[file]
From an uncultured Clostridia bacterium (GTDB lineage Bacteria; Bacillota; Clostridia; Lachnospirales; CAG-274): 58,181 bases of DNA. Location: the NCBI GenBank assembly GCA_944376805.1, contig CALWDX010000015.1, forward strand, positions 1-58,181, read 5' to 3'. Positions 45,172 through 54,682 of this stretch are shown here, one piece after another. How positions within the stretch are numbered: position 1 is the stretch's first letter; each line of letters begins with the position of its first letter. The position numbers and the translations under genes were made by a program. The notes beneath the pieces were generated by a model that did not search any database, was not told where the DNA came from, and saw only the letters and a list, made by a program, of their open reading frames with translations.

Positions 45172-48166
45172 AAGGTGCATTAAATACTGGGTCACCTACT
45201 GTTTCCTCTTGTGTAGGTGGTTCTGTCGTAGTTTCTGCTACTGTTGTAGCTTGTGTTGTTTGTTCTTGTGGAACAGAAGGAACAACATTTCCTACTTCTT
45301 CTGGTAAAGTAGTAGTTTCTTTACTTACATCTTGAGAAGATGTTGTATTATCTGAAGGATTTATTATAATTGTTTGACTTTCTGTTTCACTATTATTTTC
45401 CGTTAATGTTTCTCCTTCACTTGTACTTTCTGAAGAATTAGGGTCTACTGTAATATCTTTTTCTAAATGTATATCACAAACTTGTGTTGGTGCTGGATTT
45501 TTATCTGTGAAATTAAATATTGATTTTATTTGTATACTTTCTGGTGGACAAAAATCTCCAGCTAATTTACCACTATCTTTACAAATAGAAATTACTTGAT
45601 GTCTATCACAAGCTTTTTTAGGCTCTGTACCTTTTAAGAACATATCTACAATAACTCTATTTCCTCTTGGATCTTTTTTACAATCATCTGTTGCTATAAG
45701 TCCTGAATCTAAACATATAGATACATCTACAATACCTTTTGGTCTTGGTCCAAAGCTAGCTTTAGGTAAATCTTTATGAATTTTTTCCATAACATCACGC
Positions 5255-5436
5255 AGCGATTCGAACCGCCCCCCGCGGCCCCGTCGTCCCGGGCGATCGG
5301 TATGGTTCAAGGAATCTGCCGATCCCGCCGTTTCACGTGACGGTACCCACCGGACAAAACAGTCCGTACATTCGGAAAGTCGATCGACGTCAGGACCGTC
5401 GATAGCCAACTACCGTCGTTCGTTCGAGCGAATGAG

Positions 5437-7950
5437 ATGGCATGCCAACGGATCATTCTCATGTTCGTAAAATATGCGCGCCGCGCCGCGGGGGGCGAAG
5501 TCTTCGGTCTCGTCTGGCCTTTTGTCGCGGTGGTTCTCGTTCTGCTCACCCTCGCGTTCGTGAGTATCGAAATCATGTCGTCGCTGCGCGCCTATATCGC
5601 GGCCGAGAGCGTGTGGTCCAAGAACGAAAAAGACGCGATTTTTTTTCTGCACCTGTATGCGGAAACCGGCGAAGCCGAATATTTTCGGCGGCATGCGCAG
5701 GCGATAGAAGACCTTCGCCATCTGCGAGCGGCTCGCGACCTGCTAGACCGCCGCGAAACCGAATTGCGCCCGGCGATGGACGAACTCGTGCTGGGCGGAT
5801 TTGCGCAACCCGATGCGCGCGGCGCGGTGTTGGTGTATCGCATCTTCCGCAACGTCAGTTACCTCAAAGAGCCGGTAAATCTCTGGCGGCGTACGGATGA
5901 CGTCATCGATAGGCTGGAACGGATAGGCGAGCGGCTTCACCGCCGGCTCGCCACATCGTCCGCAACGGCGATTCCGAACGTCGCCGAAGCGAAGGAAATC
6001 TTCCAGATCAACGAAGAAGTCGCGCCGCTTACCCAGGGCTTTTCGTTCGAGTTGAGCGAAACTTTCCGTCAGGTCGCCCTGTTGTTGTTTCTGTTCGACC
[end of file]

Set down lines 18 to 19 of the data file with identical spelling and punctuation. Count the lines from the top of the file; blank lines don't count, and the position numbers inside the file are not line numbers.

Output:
5701 GCGATAGAAGACCTTCGCCATCTGCGAGCGGCTCGCGACCTGCTAGACCGCCGCGAAACCGAATTGCGCCCGGCGATGGACGAACTCGTGCTGGGCGGAT
5801 TTGCGCAACCCGATGCGCGCGGCGCGGTGTTGGTGTATCGCATCTTCCGCAACGTCAGTTACCTCAAAGAGCCGGTAAATCTCTGGCGGCGTACGGATGA